Pedestrians walking along a busy road assume a significant risk of being struck by a motor vehicle and suffering a serious injury or death. They also may be charged with a portion of the responsibility for their fate under Washington’s comparative fault law. The recent deaths of two pedestrians on Military Road in Seattle demonstrates how these issues can arise.
According to the Federal Way Police Department, two persons were walking on the east side of Military Road at about 11:55 a.m. when a southbound vehicle crossed the center line and struck both individuals. The two individuals were pronounced dead at the scene.
The driver of the wrong-way vehicle continued on his path until it hit a barrier that halted its progress. The driver was taken to Harborview Medical Center.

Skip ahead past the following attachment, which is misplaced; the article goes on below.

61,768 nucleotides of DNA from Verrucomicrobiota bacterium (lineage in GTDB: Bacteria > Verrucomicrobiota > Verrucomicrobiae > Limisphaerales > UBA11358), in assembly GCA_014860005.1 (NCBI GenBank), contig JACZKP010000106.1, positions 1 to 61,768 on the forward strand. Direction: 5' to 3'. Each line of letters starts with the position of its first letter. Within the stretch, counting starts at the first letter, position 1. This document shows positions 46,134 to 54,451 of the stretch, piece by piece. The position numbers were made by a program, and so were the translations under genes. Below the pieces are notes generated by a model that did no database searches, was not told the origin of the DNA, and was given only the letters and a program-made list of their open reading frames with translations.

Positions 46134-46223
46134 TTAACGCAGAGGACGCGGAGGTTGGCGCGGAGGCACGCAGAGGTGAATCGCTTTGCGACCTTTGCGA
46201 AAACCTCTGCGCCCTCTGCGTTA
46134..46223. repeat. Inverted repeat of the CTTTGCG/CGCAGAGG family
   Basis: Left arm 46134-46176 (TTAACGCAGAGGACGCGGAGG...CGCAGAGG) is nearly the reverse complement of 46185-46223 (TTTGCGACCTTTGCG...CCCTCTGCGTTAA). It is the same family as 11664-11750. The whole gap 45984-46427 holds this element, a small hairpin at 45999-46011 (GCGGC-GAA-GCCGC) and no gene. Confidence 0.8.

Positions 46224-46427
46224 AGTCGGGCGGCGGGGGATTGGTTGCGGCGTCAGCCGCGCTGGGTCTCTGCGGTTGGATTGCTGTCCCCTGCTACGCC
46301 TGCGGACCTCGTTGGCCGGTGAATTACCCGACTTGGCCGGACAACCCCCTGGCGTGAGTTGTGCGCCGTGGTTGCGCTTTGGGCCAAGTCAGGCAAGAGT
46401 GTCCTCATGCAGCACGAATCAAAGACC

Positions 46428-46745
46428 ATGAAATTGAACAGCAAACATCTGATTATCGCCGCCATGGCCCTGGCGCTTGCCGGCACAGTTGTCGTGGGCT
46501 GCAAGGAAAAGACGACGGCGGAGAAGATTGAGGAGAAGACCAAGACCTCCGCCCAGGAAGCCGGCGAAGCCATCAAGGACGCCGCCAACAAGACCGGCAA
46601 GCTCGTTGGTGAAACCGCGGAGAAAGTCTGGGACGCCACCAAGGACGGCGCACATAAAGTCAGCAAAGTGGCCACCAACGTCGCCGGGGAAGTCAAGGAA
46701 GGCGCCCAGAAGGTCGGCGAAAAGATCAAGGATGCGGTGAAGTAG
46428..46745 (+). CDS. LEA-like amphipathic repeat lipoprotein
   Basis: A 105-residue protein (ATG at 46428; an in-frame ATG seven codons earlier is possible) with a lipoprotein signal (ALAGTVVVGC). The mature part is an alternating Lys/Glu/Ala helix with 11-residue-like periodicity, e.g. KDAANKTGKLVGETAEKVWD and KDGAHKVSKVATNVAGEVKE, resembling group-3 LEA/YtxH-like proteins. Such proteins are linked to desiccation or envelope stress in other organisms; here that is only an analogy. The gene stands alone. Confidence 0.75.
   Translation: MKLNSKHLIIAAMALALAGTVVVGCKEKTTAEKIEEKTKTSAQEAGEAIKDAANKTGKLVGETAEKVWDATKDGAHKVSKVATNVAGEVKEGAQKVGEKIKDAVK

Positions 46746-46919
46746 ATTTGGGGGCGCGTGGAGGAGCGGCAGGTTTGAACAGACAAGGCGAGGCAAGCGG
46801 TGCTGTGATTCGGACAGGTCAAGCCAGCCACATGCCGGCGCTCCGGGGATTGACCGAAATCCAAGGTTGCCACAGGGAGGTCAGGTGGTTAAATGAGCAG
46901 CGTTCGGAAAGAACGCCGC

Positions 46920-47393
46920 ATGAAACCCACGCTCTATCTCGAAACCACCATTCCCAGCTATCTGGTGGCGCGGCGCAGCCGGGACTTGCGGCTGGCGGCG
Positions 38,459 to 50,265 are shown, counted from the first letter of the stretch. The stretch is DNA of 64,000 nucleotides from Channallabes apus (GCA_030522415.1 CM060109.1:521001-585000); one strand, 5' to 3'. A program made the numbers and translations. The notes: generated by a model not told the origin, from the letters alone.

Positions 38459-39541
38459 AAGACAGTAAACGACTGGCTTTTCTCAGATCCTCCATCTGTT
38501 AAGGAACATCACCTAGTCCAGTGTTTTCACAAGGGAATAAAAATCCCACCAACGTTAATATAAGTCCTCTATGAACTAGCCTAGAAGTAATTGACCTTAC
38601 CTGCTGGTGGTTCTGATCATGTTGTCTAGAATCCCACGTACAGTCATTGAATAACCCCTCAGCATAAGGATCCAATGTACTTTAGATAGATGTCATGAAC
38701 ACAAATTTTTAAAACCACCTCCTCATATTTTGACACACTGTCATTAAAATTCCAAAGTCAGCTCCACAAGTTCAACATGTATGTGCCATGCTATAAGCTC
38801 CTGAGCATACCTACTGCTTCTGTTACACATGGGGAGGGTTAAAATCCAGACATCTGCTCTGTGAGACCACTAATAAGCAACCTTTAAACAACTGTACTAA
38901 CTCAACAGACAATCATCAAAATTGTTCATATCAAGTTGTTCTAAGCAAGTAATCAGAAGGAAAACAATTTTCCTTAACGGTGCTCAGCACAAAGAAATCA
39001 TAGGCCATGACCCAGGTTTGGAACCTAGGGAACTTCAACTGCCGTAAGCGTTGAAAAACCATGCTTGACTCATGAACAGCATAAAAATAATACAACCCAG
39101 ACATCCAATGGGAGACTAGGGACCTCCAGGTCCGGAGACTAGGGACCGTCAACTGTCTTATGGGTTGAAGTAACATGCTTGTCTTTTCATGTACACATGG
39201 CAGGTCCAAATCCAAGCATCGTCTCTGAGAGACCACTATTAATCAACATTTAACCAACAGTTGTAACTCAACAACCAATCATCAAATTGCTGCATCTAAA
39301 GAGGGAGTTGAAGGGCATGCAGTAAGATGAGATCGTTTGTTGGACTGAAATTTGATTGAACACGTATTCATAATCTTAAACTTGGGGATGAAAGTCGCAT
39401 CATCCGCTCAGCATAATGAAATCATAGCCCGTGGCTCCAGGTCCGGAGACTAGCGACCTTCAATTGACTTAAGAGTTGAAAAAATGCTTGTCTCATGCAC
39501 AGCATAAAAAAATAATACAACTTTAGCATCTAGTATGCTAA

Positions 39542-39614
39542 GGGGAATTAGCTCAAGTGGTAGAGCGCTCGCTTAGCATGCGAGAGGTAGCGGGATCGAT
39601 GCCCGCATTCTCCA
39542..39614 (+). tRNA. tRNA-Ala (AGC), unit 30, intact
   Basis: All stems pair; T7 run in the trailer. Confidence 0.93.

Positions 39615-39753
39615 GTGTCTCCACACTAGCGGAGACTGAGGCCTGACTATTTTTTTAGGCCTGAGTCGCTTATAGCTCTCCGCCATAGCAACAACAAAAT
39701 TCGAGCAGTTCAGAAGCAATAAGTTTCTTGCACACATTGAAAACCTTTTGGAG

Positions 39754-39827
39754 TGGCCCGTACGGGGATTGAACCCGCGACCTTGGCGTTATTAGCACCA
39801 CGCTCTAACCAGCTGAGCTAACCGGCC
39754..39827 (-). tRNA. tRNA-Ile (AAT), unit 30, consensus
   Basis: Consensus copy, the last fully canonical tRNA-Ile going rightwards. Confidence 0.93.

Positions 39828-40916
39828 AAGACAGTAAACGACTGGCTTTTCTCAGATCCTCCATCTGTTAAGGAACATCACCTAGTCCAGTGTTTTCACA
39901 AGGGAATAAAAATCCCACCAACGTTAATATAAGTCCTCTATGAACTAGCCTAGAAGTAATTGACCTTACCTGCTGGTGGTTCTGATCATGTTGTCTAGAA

The effect of comparative fault
The driver of the car that struck the pedestrians will probably be assessed a major share of the fault for the accident. However, this share of the fault may be reduced if the jury finds that the two individuals were negligent in walking on the road and where they were walking when they were struck by the wrong-way car.
If the deceased persons were walking too close to the traffic lane (or even in the traffic lane) when they were hit, a jury may find that they were partially at fault for their deaths. Under Washington’s comparative fault statute, the jury is required to allocate a share of fault to all parties who were negligent, including the two pedestrians. The court must then apportion damages according to the jury’s determination of the percentage of fault attributed to each party.
The effect on damage awards
The families of the deceased pedestrians have solid claims for wrongful death for each victim. Unless further investigation turns up material facts that could affect a finding of fault, each family can collect damages for the loss of their loved one. These damages include potential lost income, medical and funeral expenses, and compensation for loss of companionship.